When he arrived at the casting call, Robinson said he found about 25 other black hockey players and actors vying for the role.

“The audition was throughout the day,” he recalled.  “I got there first, I was the first person to audition, and I stayed a good hour after that just watching the other guys.”

But Robinson had a leg-up on the competition because of his family background in show business. His dad was a cinematographer and his mother, Dawn, was an assistant on the set of the 1989 Eddie Murphy movie “Harlem Nights.”

The early exposure to the film business helped Jonathon land a cameo role in an episode of the old NBC hit series “Friends” in which he kicked Ross – played by actor David Schwimmer – in the face.

About a week-and-a half after the Powerade audition, Robinson headed to Iowa for a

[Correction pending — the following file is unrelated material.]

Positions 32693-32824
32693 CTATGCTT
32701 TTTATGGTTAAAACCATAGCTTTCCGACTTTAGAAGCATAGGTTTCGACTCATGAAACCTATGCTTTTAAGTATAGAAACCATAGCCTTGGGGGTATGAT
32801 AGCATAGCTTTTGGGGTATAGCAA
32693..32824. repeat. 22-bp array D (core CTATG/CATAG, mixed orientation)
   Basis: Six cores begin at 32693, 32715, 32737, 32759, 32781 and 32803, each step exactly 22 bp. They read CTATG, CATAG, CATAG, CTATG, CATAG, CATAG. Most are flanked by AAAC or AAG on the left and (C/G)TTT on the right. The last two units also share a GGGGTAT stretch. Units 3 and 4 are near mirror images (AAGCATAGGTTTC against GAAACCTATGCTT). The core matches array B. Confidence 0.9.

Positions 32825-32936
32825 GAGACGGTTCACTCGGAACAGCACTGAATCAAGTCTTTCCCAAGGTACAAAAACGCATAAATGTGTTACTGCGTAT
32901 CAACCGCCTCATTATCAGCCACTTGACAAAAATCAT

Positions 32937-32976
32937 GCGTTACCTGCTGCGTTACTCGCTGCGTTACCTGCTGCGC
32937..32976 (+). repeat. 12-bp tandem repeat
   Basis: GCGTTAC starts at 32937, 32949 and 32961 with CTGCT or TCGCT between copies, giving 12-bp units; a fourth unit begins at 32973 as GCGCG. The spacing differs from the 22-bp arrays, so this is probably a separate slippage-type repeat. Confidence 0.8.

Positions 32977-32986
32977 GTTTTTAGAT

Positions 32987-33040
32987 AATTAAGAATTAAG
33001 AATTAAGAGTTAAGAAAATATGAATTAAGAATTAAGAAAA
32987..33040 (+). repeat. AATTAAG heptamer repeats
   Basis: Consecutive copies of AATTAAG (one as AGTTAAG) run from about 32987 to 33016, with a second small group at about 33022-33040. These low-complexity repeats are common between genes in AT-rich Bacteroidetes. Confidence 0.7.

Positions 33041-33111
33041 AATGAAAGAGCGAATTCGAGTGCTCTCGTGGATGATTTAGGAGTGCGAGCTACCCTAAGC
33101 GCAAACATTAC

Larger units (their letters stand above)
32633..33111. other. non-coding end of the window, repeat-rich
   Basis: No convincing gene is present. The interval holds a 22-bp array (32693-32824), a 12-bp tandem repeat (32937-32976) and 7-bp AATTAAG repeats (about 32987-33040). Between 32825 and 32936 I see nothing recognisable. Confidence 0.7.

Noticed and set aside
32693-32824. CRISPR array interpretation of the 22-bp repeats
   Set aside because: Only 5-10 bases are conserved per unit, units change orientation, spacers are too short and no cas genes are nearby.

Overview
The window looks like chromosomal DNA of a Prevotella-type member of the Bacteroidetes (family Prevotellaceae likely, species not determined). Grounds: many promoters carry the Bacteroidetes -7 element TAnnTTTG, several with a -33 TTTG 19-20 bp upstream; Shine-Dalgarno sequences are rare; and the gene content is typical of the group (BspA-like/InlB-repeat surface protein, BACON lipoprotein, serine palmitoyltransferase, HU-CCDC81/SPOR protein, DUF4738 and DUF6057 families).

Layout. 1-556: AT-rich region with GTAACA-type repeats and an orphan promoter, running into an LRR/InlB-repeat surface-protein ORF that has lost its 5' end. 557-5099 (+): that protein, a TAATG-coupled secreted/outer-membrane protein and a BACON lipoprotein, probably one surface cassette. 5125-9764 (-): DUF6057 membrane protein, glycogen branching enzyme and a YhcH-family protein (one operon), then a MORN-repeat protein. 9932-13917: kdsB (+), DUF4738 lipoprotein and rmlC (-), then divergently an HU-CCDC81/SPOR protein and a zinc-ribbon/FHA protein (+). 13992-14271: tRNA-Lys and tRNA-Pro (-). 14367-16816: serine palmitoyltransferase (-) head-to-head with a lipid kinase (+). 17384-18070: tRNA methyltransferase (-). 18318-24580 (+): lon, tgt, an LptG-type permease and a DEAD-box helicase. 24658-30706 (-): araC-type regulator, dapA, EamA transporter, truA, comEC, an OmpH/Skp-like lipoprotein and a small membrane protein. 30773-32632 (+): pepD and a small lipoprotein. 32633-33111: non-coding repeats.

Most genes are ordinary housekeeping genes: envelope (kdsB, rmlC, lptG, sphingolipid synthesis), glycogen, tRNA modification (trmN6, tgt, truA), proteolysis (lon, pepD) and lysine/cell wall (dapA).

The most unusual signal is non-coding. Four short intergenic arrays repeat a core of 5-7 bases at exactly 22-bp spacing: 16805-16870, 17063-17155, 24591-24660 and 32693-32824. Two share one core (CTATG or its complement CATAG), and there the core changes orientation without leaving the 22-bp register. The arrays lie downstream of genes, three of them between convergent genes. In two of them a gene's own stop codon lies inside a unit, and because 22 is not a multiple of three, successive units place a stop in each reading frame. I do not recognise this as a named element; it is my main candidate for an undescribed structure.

Robinson in Powerade ad.

Robinson in Powerade ad.

tryout with the USHL Des Moines Buccaneers. He received a callback for the commercial during the tryout with instructions to scurry back to Hollywood ASAP.

Elated, Robinson caught the next flight to California – leaving his hockey equipment behind in Des Moines.

“I left all my gear in the locker room of the USHL team,” he said. “I had to  borrow some gear from some owners of teams I knew.”

Robinson recalls spending 12 hours on the ice shooting the commercial at the Pickwick Ice Center in Burbank and doing about 40 takes on just one scene that required him to check an opposing player hard into the boards.

“I remember at the end of it the kid was dead, he was begging not to be hit anymore,” Robinson said. “We had a couple of takes where I was laughing because of something the director yelled out while we were filming.”

These days, Robinson is working on the Phase Two of his young life. He plans to enroll in college this summer to study cinematography. But hockey still isn’t out of his system. He hopes to coach or teach at hockey camps.

“I want to coach kids, youth hockey players, be able to bring them up, and help them chase their dreams,” he said.